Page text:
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Achilles Tendon Rupture (cont.)

Achilles Tendon Rupture Symptoms and Signs

  • A sudden and severe pain may be felt at the back of the ankle or calf -- often described as "being hit by a rock or shot" or "like someone stepped onto the back of my ankle."
  • The sound of a loud pop or snap may be reported.
  • A gap or depression may be felt and seen in the tendon about 2 inches above the heel bone.
  • Initial pain, swelling, and stiffness may be followed by bruising and weakness.
  • The pain may decrease quickly, and smaller tendons may retain the ability to point the toes. Without the Achilles tendon, though, this would be very difficult.
  • Standing on tiptoe and pushing off when walking will be impossible.
  • A complete tear is more common than a partial tear.

When to Seek Medical Care

Tendon strain or tendon inflammation (tendonitis) can occur from tendon injury or overuse and can lead to a rupture.

  • Call your doctor if you have signs of minor tendon problems.
    • Minor tenderness and possible swelling increases with activity. There is usually no specific event causing sudden pain and no obvious gap in the tendon.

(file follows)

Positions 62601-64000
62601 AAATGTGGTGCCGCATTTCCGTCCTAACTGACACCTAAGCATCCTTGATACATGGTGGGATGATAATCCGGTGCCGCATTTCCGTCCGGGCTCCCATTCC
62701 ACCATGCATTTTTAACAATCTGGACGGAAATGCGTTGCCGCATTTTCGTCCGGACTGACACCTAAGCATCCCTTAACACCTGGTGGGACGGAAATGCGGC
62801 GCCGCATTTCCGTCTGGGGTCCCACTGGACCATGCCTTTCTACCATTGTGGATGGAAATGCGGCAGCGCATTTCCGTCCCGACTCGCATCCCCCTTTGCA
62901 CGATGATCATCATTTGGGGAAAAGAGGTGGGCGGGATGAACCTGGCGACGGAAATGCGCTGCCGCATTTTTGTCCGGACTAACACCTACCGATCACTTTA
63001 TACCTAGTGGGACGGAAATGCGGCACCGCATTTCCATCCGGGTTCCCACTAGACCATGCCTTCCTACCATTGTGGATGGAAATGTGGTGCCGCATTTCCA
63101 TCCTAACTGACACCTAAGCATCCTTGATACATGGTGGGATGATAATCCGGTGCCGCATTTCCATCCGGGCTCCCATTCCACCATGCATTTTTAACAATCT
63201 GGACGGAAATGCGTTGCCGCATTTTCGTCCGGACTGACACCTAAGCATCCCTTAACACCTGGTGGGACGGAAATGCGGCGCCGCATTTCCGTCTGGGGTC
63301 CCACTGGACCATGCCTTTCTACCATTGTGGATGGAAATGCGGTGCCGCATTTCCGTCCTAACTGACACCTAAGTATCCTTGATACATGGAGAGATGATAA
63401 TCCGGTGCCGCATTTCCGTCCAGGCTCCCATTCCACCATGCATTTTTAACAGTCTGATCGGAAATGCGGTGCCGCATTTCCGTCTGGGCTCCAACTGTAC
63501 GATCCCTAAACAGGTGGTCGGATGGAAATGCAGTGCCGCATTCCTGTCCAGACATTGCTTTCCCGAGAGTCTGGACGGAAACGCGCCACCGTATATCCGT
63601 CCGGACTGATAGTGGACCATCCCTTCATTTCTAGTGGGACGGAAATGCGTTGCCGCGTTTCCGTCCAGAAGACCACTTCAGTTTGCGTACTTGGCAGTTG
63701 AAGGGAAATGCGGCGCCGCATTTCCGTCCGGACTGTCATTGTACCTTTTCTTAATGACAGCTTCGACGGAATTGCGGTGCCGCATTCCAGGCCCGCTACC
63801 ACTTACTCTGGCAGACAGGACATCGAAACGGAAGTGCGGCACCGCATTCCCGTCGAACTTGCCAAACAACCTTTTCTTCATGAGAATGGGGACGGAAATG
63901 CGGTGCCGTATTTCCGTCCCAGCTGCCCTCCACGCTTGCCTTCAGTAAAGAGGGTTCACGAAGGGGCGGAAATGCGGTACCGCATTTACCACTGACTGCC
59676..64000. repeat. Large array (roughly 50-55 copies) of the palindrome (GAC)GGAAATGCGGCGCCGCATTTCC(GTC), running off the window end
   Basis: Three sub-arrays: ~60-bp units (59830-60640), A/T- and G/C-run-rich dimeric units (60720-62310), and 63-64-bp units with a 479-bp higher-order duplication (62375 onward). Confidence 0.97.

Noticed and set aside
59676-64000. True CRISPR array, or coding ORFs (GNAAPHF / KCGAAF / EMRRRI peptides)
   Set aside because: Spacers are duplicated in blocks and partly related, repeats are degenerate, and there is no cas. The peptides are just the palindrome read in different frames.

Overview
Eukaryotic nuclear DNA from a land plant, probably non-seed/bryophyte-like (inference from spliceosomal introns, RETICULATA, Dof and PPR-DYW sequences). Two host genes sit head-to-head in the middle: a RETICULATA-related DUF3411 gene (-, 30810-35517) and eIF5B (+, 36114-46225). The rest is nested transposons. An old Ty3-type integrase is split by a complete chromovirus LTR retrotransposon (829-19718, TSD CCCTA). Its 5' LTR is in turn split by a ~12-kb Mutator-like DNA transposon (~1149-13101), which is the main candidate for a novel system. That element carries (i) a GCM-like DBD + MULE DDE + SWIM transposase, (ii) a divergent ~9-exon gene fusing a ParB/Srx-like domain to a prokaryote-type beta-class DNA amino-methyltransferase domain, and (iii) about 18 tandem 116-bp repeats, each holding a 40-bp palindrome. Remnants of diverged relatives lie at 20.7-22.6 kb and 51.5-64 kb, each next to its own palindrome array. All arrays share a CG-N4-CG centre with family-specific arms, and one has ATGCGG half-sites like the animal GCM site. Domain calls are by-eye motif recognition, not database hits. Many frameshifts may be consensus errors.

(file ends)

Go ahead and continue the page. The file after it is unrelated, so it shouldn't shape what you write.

• You can still walk or stand on your toes.
    • Acute calf pain and swelling can indicate a tear or partial tear of the Achilles tendon where it meets the calf muscle. You may still be able to use that foot to walk, but you will need to see a specialist such as an orthopedic surgeon. Surgery is not usually done for partial tears.
    • Sometimes special heel pads or orthotics in your shoes may help.
    • Follow up with your doctor to check for tendonitis or strain before resuming activity, because both can increase the risk of tendon rupture.
  • Any acute injury causing pain, swelling, and difficulty with weight-bearing activities such as standing and walking may indicate you have a tear in your Achilles tendon. Seek prompt medical attention from your doctor or emergency department.
    • Do not delay! Early treatment results in better outcome.
    • If you have any question or uncertainty, get it checked.
Medically Reviewed by a Doctor on 3/25/2016
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